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HE accompanying illustrations represent the carrying out of an experiment in cast-iron work undertaken for the Falkirk Iron Company. The problem set was how to treat the mantelpice, grate, and fire appartus in such a way as to avoid all wood or combustible material, to be subject to ordinary daily necessities, amd at the same time be something that was new and individual and that could not be easily reproduced in a cheaper material. The Falkirk Iron Company also wished me in carrying out the designs to so devise them that if possible the whole metal throughout should be cast-iron, that therefore there should be as little introduction of hammered work as possible ; this with a view to making the objects more easily saleable, as the economy in work of this kind lies in the replicas. I devised, therefore, as will be seen in some of the illustrations, the expedient of having alternative treatments, as in the case of Nos. 1, 2, 3, and 6, of hammered copper and brass and applied wrought-iron. In No. 3, for instance, the hood can be in hammered copper, or, as shown in the present illustration, in cast-iron; in No. 1, on the other band, the hood is in embossed copper; the little applied rosettes on the curved iron-work, the panels in the grate, the lower portion of the grate, and the raised rosettes on the casting can be either in hammered brass or copper, or in iron; probably in this case, as the weight of the whole is somewhat considerable, the bright metal would relieve it. In No. 5 the hood is again an alternation between the hammered metal and cast-iron, and in No. 6 the circular mirror to be contained over the little mantel-shelf would for choice be in a hammered metal form, though this is not an essential.

From the point of view of the relation of the design to its material the six different pieces explain themselves. I have kept all the forms fairly soft and indefinite, avoiding all sharp lines that might suggest an origin in carving or woodwork, and based my design rather upon, let us say, the lead casting of the Adams perioid, without in any way slavishly copying. In order next to give a variety of colour on the surface of the casting, I have found it advisable to adopt a varying treatment of the plain surface of the iron in several instances. In No. 4, for instance, the surface is reeded vertically and diagonally, in No. 5 there is criss-cross work, with little balls at the centre of the crosses, which gives a pleasing appearance. In No. 1 the upper portion is treated merely with the pressure of the finger on the clay of the original model, the motive being a cluster of little bats hanging under the mantelshelf with a suggestion of webs falling from their wings. Throughout, the principal thing to consider in the design was so to fashion it that it should be easily constructible in the metal, that all undercutting should be avoided, and that due regard should be taken for the draw-off. Within these limitations the designs have been kept severely reserved, perfectly simple flower, animal, and — used with great caution — figure motives arc each in their way employed.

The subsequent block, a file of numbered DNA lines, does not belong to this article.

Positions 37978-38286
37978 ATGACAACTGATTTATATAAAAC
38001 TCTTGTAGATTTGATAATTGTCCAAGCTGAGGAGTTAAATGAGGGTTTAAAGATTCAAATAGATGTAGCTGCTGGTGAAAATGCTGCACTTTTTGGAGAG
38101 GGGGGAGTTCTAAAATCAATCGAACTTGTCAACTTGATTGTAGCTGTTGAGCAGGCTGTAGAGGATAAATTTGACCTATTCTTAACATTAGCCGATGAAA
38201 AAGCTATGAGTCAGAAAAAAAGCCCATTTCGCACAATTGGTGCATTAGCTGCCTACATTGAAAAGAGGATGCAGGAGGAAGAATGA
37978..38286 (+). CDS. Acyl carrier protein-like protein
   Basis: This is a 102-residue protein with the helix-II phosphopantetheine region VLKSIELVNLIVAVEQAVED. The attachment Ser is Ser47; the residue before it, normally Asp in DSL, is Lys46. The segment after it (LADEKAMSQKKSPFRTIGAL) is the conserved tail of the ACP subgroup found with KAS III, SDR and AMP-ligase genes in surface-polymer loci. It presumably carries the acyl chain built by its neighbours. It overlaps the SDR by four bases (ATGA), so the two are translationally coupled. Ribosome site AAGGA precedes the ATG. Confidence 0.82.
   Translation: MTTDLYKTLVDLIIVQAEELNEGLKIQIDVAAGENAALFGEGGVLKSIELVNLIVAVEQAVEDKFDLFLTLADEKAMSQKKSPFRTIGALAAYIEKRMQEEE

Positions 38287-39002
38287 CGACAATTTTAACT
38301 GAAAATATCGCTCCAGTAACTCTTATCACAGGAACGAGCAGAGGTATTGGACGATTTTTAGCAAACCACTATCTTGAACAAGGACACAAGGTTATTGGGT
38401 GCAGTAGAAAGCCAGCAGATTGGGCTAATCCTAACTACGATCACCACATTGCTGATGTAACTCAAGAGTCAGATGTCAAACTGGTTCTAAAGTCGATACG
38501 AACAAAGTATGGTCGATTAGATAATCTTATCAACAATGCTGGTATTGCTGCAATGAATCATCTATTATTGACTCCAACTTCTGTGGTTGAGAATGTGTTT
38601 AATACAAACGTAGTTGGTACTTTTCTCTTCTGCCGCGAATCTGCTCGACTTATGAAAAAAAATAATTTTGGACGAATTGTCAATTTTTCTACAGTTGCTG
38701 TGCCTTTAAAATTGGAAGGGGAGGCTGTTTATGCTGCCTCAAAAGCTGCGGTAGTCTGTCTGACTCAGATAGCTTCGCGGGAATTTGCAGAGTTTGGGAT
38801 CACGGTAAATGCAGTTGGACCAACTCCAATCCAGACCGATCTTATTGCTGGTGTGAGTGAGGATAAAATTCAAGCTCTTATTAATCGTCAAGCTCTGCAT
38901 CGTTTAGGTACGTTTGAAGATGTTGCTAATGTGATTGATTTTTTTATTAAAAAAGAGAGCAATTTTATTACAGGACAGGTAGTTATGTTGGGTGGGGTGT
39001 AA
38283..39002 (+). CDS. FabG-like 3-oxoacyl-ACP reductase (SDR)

There is nothing in modern commerce that has so been allowed to run riot in the application to it of forms of design as cast-iron work, and it has appeared so far to be an impossible conception to the commercial mind that cast-iron should be anything else but over-decorated. Classic, Medieval, and Renaissance forms have therefore been used ad nauseam in every piece of cast-iron work produced, whether of railings, balconies, coal-scuttles, baths, or lavatories. The natural reaction, therefore, of the designer is to attain simplicity, though he has to admit to himself that, fundamentally, the commercial mind is quite right in wishing to see a heavy and uninteresting substance like cast-iron treated with some form of ornamentation. I next kept in view the possible need for some future colour treatment upon my mantelpieces: the idea was that they would probably be put in flats and large buildings by the architect or contractor and that the individual customer who will paper his room woukd probably colour his mantelpiece to suit his wallpaper; that I thought should be left as the exigencies of personal taste demanded.


"An Experiment in Cast-Iron Fireplaces." The Studio. 15 (October 1898): 253-56.

Last modified 15 July 2007